RIO DE JANEIRO — It’s their party and they’ll boo if they want to.
It has taken Rio a while to get excited about South America’s first Olympic Games, but the city was filled with yellow Brazil shirts on Sunday night and the increasingly boisterous crowds suggested Olympic fever was starting to catch on.
Brazil’s second match in the soccer tournament—rather than some of the more traditional Olympic sports—explained the sheer volume of Brazil jerseys on show, but that spirit could prove contagious if the team improves on tonight’s dismal draw with Iraq and puts together a successful run to the gold medal match.
As passions rise in Brazil, however, outsiders are starting to complain about the rowdy crowds. Whether its beach volleyball, boxing, basketball, or swimming, the spectators in the stands have been whipped into the kind of frenzy not always seen at the Olympics.
Naturally the biggest roar of the first night of swimming was reserved for the two Brazilians who secured third place in their heats rather than the stunning swims that secured gold medals and world records.
It was no surprise that the neighborhood rivals Argentina were booed as they marched into the Maracanã during the Opening Ceremony.
What the athletes are finding stranger is the extension of this raucous crowd mentality to games that feature no local rooting interest at all.
The crowds are picking a team—usually the underdog—and backing them all the way. In Brazilian sporting terms that means cheering your side while booing the other guys and reveling in their mistakes.
In a basketball match on Sunday, the pre-match favorites Spain took a commanding early lead over Croatia. So the Brazil fans started backing Croatia. They cheered every Croatia basket but also booed and jeered whenever Pau Gasol’s Spain had a chance, celebrating when they missed free throws. Eventually Spain crumbled to a shock 72-70 defeat.
“It’s part of the party,” said Emanuel Morgado, 35. “They want to take out the concentration of the opposition, but it’s just theater.”
It was the same in the beach volleyball arena as Germany was cruising to victory over Egypt. The crowd was fairly muted until the Europeans took a big lead, at that point the Cariocas—Rio residents—got behind the Egyptian women, who are able to compete now that bikinis are no longer mandatory. They cheered when the Germans served into the net and jumped up and down whenever the Egyptians scraped a point.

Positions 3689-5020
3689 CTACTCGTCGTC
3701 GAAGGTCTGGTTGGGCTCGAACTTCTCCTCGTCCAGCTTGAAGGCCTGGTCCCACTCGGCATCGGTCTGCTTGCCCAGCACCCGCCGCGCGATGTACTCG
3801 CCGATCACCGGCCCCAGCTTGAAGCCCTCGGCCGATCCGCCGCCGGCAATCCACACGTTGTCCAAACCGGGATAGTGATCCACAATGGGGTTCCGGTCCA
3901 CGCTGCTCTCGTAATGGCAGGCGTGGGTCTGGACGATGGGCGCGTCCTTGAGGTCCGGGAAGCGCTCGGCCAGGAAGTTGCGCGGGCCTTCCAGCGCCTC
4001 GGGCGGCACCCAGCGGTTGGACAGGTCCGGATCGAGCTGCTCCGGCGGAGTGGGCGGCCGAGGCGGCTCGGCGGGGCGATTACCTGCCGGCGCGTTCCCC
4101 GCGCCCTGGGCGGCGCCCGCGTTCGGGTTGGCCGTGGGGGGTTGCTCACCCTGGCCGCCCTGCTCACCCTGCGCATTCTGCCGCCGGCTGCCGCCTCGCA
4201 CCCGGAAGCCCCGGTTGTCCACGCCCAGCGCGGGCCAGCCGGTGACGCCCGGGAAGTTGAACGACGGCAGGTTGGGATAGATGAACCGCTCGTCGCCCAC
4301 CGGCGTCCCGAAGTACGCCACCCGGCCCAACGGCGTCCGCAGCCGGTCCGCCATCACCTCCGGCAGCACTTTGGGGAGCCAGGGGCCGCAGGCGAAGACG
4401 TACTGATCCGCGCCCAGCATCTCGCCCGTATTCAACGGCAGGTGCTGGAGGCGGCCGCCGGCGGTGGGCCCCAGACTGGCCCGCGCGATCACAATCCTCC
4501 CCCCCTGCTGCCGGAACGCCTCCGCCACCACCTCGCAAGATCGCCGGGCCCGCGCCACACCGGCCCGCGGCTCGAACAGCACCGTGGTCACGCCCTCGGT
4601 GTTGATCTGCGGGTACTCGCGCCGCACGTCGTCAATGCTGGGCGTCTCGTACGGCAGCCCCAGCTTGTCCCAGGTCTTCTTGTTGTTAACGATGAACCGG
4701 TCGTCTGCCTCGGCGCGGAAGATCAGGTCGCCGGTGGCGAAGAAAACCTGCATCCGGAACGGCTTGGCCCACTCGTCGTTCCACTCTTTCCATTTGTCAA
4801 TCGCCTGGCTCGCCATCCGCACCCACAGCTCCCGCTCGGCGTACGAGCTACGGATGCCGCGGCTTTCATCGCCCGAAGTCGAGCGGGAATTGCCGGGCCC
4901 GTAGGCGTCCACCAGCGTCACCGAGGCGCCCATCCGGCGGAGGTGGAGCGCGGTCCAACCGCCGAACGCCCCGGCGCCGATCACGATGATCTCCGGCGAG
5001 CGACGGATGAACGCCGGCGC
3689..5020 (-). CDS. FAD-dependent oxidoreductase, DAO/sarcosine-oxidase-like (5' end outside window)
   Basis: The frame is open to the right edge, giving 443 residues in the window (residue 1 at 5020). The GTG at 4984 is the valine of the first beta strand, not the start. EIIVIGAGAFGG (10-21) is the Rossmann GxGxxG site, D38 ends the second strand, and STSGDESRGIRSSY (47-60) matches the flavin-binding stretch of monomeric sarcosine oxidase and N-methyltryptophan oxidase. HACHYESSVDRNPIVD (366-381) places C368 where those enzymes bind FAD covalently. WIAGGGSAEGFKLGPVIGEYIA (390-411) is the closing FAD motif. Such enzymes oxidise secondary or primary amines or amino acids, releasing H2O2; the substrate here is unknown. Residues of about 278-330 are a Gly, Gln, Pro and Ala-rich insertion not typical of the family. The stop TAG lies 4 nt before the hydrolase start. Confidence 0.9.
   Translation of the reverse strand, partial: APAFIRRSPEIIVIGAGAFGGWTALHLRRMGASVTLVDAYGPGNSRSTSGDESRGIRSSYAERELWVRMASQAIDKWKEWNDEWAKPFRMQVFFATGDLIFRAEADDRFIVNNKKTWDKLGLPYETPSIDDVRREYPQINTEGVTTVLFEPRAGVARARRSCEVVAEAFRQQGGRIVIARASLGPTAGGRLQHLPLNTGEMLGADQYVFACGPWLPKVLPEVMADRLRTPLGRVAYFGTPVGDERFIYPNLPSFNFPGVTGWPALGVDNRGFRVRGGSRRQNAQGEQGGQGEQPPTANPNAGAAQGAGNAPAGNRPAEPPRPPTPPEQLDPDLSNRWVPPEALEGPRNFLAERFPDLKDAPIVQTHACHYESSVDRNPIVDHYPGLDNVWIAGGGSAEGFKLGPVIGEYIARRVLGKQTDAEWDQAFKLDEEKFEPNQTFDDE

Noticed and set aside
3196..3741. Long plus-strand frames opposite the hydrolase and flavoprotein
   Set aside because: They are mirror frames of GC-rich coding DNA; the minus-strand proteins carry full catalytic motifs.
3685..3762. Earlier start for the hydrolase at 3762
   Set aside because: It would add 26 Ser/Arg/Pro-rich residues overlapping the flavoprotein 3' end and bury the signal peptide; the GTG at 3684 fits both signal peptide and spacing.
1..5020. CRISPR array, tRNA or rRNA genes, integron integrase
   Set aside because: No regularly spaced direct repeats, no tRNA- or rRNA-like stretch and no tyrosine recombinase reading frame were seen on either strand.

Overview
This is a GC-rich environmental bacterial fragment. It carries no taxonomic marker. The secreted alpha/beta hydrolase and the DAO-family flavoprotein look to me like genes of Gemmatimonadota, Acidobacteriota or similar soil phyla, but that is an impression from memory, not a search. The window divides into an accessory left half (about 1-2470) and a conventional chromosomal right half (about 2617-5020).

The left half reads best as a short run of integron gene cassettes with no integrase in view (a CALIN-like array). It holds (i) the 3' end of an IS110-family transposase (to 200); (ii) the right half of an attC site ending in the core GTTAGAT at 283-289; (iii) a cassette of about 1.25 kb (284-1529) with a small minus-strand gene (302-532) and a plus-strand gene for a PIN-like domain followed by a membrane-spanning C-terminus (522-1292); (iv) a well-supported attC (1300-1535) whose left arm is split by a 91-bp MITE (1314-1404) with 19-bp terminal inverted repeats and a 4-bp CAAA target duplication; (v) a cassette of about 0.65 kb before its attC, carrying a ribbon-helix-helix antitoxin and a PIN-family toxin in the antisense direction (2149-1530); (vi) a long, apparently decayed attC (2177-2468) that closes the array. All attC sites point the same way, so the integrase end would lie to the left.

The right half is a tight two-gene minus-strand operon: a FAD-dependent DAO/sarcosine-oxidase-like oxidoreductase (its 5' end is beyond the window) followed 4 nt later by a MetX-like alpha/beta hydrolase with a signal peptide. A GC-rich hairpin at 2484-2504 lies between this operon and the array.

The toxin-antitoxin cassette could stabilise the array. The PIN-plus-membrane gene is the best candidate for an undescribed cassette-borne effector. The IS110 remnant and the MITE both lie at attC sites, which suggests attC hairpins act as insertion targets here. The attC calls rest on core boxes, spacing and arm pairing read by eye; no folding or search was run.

The Brazilians love a hopeless underdog. “The people of Rio are always excited, and then disappointed, and then excited again,” said Marcel Pragana, a musician. “That’s why nothing ever changes in Brazil.”
Other Brazilians expressed more sorrow over the outspoken fans. “Brazil is a stupid motherfucking country,” said Pedro de Mourgado, who was visiting Rio from his home in the capital, Brasilia. “People are not very educated.”
It remains to be seen if it holds true, but the crowd’s choice of underdog so far tends to favor countries outside of Europe and the U.S. “People do think, ‘I know what you’ve got, and I know what I’ve got and that’s not fair,’” said Mario Terra, 22, from the Tijuca district of Rio. “As Shakespeare said, ‘There is no darkness but ignorance.’”
The jingoism may have gone a little far during one of the tennis matches on Sunday. A hyped-up crowd was backing local hero Thomaz Bellucci so vociferously that they booed heavily when his German opponent, Dustin Brown, collapsed to the ground with a twisted ankle. He was eventually forced to withdraw from the match and head to the hospital.
“When you play in Europe, the people are more calm,” said Bellucci after the game. “In Brazil, people go crazy and it’s very nice.”
Team USA has received more than its fair share of the boos thus far, mostly just because they are far from the underdogs, but there are also grievances about America’s perceived reluctance to come to Brazil.
Most Cariocas think its hilarious and pathetic that foreign athletes are scared of catching Zika during Rio’s winter months when mosquitoes are scarce.
Hope Solo, the U.S. women’s soccer team’s goalkeeper, has been the focus of these frustrations after her very public queries over the safety of traveling to Brazil.
Every time she touched the ball in the first two U.S. matches she was greeted by a cacophony of boos or chants of “Ziiiiiika! Ziiiiiika!”
That chant obviously tickled the watching Brazilian public as it reappeared at the Copacabana on Sunday with spectators calling out the name of the virus whenever Lauren Fendrick or Brooke Sweat prepared to serve in beach volleyball, even though neither of the Americans had expressed concern about coming to Rio.
If Team USA was feeling picked upon, however, they ought to recall that Brazilian President Michel Temer tried unsuccessfully to hide from the merciless boos during the Opening Ceremony.
In fact, the International Olympic Committee has been forced to call explicitly for a ban on demonstrations against the interim president after several sets of fans were prevented from protesting against him during Olympic events.
Even the nation’s darlings, the Brazil soccer team, are not immune. They have so far played two matches, four halves—all of which ended 0-0.
Four times they have been booed off.